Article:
News: Into the Light

When art is therapy, mental illness seems less dark

Jan 29, 2003 at 2:06 pm
Jymi Bolden

Pete Jaquish and Kathy Ivie show the mural Crossing the Bridge.

Tony S. has a thick shock of black hair, intense eyes and a gravelly voice that's often punctuated by laughter. He's passionate about art, incense and the history of the American West.

He's also recovering from a severe mental illness. But you wouldn't know it unless he told you.

"I went through some severe crises several years ago and went into a severe depression," he says.

His eyes grow momentarily dark.

"My caseworker, Megan, at QC/M was invaluable in getting me out and getting my mind off things," he says.

Queen City/Mitchell Mental Health Services (QC/M) is an amalgamation of agencies serving adults with severe mental illness. Founded in 1989 by Mary Campbell, QC/M serves more than 1,200 adults in Cincinnati every year. Its mission is to promote and support the integration of mentally ill adults in the community.

QC/M offers case management, psychosocial programs, job counseling and placement and the Just for Us social club.

In November 2000 Tony S. started going to QC/M, where he found a group of peers and support in his recovery.

'Art is what pulled me out'
Over the summer the social club began work on an art therapy project. Local artist Pete Jaquish collaborated with 25 clients to create a mural called Crossing the Bridge.

Funding for the project came from the Fine Arts Fund and Fifth/Third Bank. Architect Denny Dellinger loaned the Metalblast building in Over-the-Rhine.

"Pete asked, 'What do you want people to know about mental illness?' " says Kathy Ivie, QC/M development and communication director.

The answer to that question resulted in the creation of an 8-foot tall, three-panel mural depicting the journey from diagnosis of mental illness to recovery. The panels were on display at the Cincinnati Museum Center.

"Our goal is to help our clients and make it a meaningful experience for them, while at the same time open the minds and eyes of people in the community," Ivie says.

The mural project, which began Aug. 9, 2002, took three months to complete. QC/M drove the clients to Metalblast every Friday, where they planned, painted and socialized for four hours. For many of those involved, it was a chance to get out and take their minds off their troubles.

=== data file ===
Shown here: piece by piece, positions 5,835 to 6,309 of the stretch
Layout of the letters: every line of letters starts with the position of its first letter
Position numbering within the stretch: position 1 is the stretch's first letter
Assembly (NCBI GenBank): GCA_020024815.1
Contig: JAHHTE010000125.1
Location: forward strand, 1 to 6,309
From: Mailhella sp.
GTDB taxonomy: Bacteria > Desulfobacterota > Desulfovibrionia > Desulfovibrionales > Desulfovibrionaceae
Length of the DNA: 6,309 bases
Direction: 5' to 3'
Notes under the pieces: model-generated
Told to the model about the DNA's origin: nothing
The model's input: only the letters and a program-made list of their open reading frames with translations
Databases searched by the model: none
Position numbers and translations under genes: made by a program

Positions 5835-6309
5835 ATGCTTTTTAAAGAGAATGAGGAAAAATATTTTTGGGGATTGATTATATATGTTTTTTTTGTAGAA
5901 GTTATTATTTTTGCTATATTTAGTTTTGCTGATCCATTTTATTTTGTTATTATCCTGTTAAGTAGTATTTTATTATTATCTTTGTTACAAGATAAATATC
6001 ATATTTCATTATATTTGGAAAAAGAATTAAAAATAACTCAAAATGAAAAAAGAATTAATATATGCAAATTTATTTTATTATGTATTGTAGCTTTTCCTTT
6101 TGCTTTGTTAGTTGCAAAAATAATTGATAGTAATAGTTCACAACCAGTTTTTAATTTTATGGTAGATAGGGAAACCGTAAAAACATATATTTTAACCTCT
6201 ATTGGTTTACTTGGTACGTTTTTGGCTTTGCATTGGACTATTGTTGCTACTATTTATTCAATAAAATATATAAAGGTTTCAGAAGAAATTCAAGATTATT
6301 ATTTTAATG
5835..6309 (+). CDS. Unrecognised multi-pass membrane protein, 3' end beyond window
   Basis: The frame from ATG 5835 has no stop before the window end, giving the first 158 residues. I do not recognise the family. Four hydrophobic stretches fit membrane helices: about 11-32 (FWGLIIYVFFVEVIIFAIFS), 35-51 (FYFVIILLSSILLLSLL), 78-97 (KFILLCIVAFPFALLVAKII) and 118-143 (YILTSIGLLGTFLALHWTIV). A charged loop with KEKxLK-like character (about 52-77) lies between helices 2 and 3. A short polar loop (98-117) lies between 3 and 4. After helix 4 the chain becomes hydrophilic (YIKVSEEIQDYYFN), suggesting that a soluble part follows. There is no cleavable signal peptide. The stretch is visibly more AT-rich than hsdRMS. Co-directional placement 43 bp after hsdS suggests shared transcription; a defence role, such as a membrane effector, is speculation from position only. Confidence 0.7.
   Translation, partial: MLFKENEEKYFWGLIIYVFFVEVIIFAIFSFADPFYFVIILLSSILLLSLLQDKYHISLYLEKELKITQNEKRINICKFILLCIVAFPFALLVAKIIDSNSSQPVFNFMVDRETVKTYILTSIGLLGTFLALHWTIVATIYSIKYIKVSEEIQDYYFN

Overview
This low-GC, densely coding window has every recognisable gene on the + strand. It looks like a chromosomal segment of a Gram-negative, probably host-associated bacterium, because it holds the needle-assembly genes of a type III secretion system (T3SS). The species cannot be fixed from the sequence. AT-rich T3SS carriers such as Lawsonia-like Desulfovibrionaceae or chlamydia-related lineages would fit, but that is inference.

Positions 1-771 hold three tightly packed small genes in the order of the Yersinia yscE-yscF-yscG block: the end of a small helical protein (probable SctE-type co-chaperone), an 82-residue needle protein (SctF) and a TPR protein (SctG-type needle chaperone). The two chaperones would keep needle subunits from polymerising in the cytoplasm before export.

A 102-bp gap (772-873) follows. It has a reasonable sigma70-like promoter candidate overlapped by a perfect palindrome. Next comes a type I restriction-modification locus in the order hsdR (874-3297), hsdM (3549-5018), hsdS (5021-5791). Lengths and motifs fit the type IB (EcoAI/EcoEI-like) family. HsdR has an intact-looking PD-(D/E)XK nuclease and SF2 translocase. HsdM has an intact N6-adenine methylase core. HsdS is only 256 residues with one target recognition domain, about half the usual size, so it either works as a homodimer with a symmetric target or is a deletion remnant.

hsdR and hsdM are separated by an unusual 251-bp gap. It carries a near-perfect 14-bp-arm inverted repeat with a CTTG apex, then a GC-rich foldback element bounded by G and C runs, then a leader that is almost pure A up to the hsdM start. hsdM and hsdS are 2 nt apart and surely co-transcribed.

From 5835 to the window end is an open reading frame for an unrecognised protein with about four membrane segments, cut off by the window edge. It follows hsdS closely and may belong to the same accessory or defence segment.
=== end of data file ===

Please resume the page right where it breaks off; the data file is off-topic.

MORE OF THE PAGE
"Everyone had a hidden talent," says Betty Craig, director of Just for Us. "Everyone found something in this. People who didn't speak were suddenly sociable. They were integrated and started conversing. For those who had trouble staying focused and sitting still, suddenly they were quiet, suddenly they were focused. This project brought people out of themselves for just a little while."

Craig, a client as well as a staff member at Just for Us, sings the praises of art therapy.

"Art is what pulled me out of my shell," she says. "When I was put into a day treatment program, I didn't respond at all until I was introduced to art therapy. I never thought I had any talent. Suddenly things were coming out of me that I didn't even know I had."

Tony S. echoes her enthusiasm.

"Some of these clients lead very, very bleak lives," he says. "It was a nice excursion for them."

But he's quick to point out that art can touch everyone, whether or not they have a mental illness.

"Art is excellent therapy for people who don't need mental facilities," he says. "It's food for the soul."

The 'dirty little secret'
The panels themselves are a testament to what can happen when people open up and collaborate on a common goal. The first panel represents "the gloom and doom and the darkness upon diagnosis, or even before diagnosis," Craig explains.

Jaquish and the clients stuck to dark colors and foreboding imagery to depict the sense of imprisonment that people with mental illness often feel.

The central focus of the middle panel is a long bridge that spans a chasm. The color spectrum in this panel creeps from dark to light, when the inklings of recovery become visible.

The final panel is the clients' vision of recovery, replete with sunshine, flowers and an angelic figure.

Campbell and Ivie are pleased with the outcome of the mural project both artistically and therapeutically.

"We'd like to integrate a full-blown arts therapy program into what we do," Ivie says. "We're exploring funding opportunities and discussing more projects. Pete Jaquish has expressed an interest in continuing to do projects like this."

QC/M hopes to create note cards with the mural artwork and sell them to raise money for future arts therapy projects.

"Our goal," Campbell says, "is to make a positive statement about mental illness, letting the world know that while there's no cure, there is hope for a normal life with the appropriate medical treatment and access to community health services."

Mental illness strikes one of every five families, according to Ivie.

"It's kind of like a dirty little secret that no one likes to talk about," she says. "But you know if you're in a group of five, chances are that one of them has been touched by it."

Mental illness shouldn't carry a stigma, because it's closer than many realize, according to Tony S.

"Even people who are well-adjusted are only a crisis away from depression," he says. "The line between well-adjusted and emotionally ill is thinner and more unexpected than people think." ©